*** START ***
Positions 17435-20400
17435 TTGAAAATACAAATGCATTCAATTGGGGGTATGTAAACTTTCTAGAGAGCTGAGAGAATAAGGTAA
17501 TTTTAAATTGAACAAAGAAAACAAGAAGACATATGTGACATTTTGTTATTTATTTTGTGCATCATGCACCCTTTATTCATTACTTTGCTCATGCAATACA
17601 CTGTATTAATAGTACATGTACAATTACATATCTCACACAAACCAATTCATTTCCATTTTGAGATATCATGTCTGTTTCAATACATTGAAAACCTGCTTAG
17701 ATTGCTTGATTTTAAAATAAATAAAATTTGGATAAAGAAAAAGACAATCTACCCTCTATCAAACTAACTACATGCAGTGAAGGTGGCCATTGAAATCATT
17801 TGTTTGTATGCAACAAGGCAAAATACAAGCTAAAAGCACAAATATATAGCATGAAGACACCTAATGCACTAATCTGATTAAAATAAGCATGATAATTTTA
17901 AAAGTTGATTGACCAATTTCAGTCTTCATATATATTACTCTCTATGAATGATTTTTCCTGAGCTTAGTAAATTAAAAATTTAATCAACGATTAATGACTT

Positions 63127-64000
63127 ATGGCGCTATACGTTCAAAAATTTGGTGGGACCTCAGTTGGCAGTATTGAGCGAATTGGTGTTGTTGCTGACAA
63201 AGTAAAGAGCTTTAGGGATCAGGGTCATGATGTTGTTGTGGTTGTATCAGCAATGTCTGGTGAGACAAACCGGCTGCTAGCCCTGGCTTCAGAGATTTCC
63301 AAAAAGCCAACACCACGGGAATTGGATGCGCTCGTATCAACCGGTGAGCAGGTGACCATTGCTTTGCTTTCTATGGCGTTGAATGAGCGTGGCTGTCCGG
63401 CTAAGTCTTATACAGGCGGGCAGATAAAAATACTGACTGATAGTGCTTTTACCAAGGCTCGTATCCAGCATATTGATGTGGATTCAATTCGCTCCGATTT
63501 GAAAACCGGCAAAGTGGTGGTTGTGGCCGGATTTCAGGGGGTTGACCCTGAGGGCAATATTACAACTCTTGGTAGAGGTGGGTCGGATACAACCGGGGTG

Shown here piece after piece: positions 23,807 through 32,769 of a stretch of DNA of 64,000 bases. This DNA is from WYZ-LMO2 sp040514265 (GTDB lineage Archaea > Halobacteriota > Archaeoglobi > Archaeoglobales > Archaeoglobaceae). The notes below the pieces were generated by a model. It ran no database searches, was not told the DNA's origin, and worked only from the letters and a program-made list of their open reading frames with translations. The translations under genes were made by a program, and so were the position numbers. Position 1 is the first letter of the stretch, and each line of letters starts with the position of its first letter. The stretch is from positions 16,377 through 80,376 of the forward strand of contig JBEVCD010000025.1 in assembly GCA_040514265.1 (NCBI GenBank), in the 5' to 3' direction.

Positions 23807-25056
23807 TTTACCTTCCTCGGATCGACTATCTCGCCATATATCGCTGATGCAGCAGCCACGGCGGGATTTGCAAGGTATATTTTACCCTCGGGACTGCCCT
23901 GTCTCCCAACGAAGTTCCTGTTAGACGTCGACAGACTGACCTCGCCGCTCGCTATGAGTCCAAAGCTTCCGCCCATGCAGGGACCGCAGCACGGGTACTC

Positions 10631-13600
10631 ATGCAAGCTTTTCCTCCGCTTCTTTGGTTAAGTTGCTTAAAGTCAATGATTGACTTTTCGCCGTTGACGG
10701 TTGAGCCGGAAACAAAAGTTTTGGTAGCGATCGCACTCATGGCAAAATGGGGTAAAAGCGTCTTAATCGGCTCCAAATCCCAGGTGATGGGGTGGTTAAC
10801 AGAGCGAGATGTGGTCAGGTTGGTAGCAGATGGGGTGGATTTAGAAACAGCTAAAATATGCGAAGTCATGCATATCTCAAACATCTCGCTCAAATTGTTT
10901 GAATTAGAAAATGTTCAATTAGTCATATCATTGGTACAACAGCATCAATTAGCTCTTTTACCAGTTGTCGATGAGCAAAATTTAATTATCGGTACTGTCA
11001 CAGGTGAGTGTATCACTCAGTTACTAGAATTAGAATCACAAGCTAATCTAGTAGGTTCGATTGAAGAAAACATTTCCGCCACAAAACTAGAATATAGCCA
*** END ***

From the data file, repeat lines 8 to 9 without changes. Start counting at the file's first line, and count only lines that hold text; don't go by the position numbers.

Positions 63127-64000
63127 ATGGCGCTATACGTTCAAAAATTTGGTGGGACCTCAGTTGGCAGTATTGAGCGAATTGGTGTTGTTGCTGACAA